Have you ever had someone tell you these:
a. You need to climb up the corporate ladder fast .
b. You need to get promoted every two years; three is the max.
c. You have to be in a middle to senior position by the age of 30.
d. Retire from work at the age of 40; or at least attain financial stability by then (this means being able to buy or travel whatever or whenever you want).
I have a confession to make, I’m guilty of giving this advice in the past, myself; either to a mentee, colleague, friend or direct report. Because I, too, was given those same advice and was led to believe that in the matters of career, speed is the word. Now that I’ve reached a certain level of my career, I’ve learned that it pays off to wait and spend some quality and quantity time in particular positions before moving up.
I haven’t climbed a mountain nor have I tried scuba diving, but based on what I’ve read and heard from experts, all high altitude climbs and deep dives, need gradual escalation or descent. Our body needs to get accustomed to the new environment before it should be exposed to higher altitude or lower depths. Factors such as climate, pressure, and oxygen must be taken very seriously. Surprisingly, this applies in the corporate world as well. Just like climbing and diving, there are no shortcuts to getting ready for the next level or depth.
The shortest route is not always the best route, because oftentimes it can bypass life’s most important lessons.
– R. Zacharias
Unfortunately, we often fall for the temptation to get things quick and fast (yes, part of this is because of the fast-paced environment we now live in). But the danger with this is that, without proper preparation and maturity, you will end up “winging” it in higher positions; unpreparedness and lack of maturity, have pushed some to make unethical (even illegal) decisions that caused them not only their careers, but also their families, friends, health and God.
I know it’s hard to wait for your turn; it doesn’t come naturally. I believe it comes with age (not always; most of the time). Therefore, I offer some tips to help you wait longer:
- Nurture professional and personal relationships where you are (you’ll need them both in higher, more pressure-laden positions). These build trust and credibility. The last thing you would want is for people to follow you only because of the position you hold. Ideally, you want others to follow you because they believe in you and what you stand for. Unfortunately, the higher you go up, the more difficult it is to nurture relationships. You need lots of time to develop relationships. Do it while you’re in entry level positions. Believe me, you’ll have lesser time to spare as you go up. How many managers do you see eat 1-hour long lunches with fellow managers?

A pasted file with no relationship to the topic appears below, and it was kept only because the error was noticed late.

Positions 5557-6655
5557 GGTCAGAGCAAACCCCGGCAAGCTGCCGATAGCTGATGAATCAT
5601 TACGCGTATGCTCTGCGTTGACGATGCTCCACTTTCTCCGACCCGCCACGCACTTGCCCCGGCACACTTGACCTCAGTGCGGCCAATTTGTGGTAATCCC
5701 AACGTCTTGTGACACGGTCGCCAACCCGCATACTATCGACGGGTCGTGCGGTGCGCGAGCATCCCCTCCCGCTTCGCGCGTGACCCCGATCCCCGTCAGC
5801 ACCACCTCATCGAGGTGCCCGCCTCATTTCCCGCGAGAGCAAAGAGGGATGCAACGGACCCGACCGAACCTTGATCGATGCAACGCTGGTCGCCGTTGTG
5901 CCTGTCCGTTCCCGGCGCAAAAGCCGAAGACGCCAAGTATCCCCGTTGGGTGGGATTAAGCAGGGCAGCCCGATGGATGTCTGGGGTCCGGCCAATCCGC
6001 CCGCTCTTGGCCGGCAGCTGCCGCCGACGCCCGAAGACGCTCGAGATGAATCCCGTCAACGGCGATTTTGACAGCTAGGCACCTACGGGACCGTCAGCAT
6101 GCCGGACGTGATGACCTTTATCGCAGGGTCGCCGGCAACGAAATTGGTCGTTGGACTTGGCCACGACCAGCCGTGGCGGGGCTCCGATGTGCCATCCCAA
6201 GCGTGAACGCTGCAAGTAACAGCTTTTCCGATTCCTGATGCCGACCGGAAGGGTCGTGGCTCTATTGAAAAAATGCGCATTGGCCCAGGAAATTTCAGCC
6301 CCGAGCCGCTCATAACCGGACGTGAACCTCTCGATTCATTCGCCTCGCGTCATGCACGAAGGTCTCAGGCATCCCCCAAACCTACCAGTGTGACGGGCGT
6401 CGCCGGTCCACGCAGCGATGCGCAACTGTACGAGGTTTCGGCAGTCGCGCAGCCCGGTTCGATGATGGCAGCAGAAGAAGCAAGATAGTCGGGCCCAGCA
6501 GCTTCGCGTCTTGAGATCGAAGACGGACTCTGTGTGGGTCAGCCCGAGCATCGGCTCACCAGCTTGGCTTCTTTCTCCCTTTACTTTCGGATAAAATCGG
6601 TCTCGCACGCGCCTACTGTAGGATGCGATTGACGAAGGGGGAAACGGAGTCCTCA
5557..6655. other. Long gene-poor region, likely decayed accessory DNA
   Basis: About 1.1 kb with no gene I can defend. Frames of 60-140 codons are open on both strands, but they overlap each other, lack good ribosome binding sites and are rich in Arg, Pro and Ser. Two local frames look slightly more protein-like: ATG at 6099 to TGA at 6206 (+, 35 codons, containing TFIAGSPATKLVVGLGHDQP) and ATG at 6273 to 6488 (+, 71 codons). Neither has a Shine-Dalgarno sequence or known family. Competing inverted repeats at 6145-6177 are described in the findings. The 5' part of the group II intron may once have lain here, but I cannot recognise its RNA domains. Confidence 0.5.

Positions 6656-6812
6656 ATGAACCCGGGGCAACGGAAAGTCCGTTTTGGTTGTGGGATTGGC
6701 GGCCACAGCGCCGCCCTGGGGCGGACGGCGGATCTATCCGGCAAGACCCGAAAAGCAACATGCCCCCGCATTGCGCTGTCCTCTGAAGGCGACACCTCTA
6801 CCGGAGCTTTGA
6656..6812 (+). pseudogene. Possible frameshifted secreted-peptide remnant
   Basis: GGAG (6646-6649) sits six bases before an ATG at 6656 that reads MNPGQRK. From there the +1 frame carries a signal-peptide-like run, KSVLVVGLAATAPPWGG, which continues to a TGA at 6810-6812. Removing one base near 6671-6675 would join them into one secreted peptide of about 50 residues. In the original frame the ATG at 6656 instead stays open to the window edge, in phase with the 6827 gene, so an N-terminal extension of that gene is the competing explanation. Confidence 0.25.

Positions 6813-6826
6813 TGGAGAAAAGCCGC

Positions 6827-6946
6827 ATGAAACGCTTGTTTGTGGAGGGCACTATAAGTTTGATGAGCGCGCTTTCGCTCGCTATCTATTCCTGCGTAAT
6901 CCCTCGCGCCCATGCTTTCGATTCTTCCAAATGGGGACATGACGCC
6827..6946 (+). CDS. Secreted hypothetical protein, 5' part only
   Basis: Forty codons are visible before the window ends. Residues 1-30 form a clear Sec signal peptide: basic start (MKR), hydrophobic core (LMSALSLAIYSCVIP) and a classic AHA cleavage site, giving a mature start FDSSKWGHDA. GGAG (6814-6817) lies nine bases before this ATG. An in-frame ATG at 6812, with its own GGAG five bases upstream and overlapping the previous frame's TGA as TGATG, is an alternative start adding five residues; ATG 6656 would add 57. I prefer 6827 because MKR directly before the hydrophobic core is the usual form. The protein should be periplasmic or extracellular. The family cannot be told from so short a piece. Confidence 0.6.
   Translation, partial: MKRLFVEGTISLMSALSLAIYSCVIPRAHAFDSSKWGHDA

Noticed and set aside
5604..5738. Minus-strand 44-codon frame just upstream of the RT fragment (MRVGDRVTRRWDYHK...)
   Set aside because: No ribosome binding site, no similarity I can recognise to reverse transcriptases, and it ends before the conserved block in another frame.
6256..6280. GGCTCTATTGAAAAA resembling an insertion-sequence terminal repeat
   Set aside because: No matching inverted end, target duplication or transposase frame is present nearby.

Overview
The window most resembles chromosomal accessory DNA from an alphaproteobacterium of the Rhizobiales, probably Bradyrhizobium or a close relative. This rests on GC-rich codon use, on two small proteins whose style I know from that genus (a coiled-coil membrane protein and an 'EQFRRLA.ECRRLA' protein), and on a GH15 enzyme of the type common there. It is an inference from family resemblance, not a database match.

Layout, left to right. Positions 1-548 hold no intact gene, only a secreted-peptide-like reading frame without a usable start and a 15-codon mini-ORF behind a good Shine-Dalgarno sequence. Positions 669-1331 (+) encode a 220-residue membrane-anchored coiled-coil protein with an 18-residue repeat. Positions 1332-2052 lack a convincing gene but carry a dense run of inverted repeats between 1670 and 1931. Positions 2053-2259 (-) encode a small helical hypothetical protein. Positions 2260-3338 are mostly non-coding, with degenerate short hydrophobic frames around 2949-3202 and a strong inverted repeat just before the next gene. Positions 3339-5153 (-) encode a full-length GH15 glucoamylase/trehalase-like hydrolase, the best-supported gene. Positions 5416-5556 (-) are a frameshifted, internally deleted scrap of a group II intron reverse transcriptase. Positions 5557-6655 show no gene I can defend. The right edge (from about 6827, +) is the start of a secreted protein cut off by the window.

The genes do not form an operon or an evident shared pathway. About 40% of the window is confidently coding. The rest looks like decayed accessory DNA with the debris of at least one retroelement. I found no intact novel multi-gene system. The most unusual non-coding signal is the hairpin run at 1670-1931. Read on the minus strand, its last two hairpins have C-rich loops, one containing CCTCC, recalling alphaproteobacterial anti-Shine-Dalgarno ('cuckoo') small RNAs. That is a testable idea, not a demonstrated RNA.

- Grow your emotional muscles. You need strong emotional muscles (some call this emotional intelligence, emotional quotient) in your next role. Getting it has to be deliberate and intentional. Don’t just kill time, make the time count in this area. Read books, talk to mentors, meditate on learnings and teachings each morning, exercise everyday (I suggest jogging or brisk-walking). How many managers do you know that has the patience to listen to your concerns or who has the ability not to lose their temper when things go wrong?
- Learn how culture works and how to determine a great company culture from a lousy one.The best time to do this is while you’re still at the ground level, while you’re still “part of the pack”, so to say. It gets harder to determine the “real culture” from the higher you go the corporate ladder. Why is this important? Always remember that culture eats strategy for breakfast. If you don’t know how it works, you wouldn’t know how to determine, let alone influence it. Have you ever experienced having a new manager who’s totally clueless of what the company stands for or what’s the prevailing culture of the team he or she is taking over? How was the experience?
Follow these tips and I assure you it will not only make the wait more bearable, but also a lot more fulfilling. Just like when you climb a mountain or dive into the depths of the sea.
Jeffrey Manhilot is a passionate believer in people and leadership skills development; he invested 16 years, working with local and multinational FMCG companies so that he can effectively help others successfully develop their careers and effectively lead winning teams. His love for life lessons shows in his talks, trainings and articles; and having finished two full marathons himself, he also teaches the power of purpose-driven determination and passion. Apart from his corporate and personal credentials, Jeff also holds an MBA degree from De La Salle University and has also undergone Franklin Covey’s trainer level for the “4 Disciplines of Execution”.
1 thought on “Millennials: Why Moving Up Fast Isn’t Always a Great Idea”
We love your content. Regards from Pissouri Bay Divers from Cyprus.